Because CUSOs are not considered financial institutions, the National Association of Credit Union Service Organizations said they should not be required to disclose certain incentive-based compensation arrangements.
NACUSO’s position has to do with a provision of the Dodd-Frank Wall Street Reform and Consumer Protection Act, which tasked the NCUA and other federal regulators to prescribe regulations requiring disclosure of certain incentive-based compensation arrangements for executives, directors, employees or principal shareholders of a covered financial institution, including nearly all state and federally chartered credit unions.
The act applies to institutions regulated by federal regulations, wrote NACUSO President/CEO Jack Antonini. Since CUSOs are not regulated by or directly supervised by the NCUA, it is not clear if the proposal should apply to them, he added.
“CUSOs in general are not operating in the same business activities as the covered institutions and most should not be placed at a competitive advantage by being treated as a financial institution when much of their competition is not,” Antonini said.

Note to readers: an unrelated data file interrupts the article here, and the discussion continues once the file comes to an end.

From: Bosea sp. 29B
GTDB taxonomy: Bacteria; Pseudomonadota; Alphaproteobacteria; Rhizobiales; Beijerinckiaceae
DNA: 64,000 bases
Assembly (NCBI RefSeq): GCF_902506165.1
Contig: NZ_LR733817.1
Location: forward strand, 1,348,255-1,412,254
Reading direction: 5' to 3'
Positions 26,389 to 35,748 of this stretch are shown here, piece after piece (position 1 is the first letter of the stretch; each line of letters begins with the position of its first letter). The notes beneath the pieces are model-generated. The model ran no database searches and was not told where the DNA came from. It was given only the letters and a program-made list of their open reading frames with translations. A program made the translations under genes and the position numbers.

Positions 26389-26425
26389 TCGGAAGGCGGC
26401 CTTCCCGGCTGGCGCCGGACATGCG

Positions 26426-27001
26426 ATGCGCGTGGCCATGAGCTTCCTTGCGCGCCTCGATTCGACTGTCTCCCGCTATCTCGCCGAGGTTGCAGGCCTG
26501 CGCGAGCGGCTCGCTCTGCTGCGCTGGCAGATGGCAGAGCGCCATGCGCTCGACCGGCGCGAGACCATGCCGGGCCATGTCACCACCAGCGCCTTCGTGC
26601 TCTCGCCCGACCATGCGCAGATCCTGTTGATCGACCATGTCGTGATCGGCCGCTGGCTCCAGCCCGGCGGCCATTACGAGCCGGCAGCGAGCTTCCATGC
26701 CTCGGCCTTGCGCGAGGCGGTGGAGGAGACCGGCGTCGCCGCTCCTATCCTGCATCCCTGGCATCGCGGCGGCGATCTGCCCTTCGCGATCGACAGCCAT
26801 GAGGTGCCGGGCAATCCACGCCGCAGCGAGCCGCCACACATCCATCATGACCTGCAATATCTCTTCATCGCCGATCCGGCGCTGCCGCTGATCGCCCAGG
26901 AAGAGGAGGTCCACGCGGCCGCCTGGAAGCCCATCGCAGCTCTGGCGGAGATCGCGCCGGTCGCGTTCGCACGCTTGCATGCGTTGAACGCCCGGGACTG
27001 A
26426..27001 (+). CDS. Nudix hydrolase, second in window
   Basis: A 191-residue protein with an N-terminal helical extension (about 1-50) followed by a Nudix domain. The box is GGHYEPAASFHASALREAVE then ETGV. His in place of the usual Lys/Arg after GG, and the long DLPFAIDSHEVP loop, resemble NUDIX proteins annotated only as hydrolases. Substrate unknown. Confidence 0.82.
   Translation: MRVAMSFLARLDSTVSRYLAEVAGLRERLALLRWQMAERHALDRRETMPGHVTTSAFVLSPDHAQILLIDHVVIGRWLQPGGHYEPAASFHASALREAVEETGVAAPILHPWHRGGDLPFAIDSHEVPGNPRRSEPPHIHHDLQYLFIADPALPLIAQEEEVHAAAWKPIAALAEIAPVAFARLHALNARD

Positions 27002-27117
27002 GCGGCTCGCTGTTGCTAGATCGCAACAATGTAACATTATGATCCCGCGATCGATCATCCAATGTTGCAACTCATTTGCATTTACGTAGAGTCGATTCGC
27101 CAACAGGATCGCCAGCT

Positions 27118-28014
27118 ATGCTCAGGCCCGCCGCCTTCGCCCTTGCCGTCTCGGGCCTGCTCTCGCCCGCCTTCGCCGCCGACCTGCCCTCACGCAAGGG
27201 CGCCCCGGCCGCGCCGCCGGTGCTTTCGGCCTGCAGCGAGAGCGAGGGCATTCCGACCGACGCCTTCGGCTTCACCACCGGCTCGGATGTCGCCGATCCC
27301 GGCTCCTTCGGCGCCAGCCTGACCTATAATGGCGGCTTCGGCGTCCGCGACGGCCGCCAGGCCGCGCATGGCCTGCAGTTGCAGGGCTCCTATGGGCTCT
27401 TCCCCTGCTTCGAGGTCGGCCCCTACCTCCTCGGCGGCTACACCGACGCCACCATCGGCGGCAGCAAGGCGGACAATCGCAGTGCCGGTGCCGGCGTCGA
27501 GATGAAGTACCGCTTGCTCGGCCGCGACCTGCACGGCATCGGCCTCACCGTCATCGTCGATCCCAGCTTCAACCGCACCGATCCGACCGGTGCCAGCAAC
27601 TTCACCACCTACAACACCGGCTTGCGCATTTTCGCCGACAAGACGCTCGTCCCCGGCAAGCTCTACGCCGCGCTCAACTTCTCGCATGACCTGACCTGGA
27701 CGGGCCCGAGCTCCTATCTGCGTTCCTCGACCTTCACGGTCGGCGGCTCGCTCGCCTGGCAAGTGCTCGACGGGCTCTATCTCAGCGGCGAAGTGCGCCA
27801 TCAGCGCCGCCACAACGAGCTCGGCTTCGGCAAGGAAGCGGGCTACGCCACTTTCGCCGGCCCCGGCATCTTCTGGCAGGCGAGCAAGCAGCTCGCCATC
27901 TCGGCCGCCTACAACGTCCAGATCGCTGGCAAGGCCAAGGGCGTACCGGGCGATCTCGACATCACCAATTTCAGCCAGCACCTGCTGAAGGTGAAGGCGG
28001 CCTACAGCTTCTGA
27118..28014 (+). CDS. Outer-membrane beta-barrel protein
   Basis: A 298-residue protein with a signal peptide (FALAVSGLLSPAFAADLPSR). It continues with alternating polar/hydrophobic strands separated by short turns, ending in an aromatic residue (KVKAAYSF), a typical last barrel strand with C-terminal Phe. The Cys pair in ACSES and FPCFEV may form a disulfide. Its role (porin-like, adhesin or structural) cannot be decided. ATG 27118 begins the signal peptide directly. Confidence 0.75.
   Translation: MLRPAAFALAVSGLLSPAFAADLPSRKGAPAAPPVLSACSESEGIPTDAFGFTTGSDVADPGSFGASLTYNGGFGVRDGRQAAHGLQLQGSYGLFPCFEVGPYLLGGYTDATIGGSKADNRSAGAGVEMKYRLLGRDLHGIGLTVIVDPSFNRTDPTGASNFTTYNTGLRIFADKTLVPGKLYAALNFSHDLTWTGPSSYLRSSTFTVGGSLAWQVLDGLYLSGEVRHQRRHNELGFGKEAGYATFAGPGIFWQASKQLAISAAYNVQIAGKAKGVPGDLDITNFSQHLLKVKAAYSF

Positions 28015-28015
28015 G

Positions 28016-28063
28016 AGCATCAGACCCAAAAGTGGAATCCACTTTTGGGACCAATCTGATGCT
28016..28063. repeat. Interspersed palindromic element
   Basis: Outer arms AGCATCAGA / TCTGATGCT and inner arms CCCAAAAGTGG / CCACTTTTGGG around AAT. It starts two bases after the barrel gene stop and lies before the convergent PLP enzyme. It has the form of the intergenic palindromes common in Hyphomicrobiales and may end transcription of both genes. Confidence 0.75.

NACUSO said it is also concerned with the evasion provision of the proposal, which is designed to prevent covered financial institutions from, for example, making substantial numbers of its covered persons independent contractors for the purpose of evading this subpart. Antonini said that since CUSOs are often staffed with former employees of credit unions, it may look as though the credit union is attempting to evade the proposed rule.
“…[B]ut in truth the credit unions are all simply trying to maximize the aggregate expertise of their staff to gain scale and better quality of service. We ask that this provision specify that use of a CUSO to provide services formerly provided by the credit union is not considered evasion.”
NACUSO is asking CUSOs to comment on the proposed rule.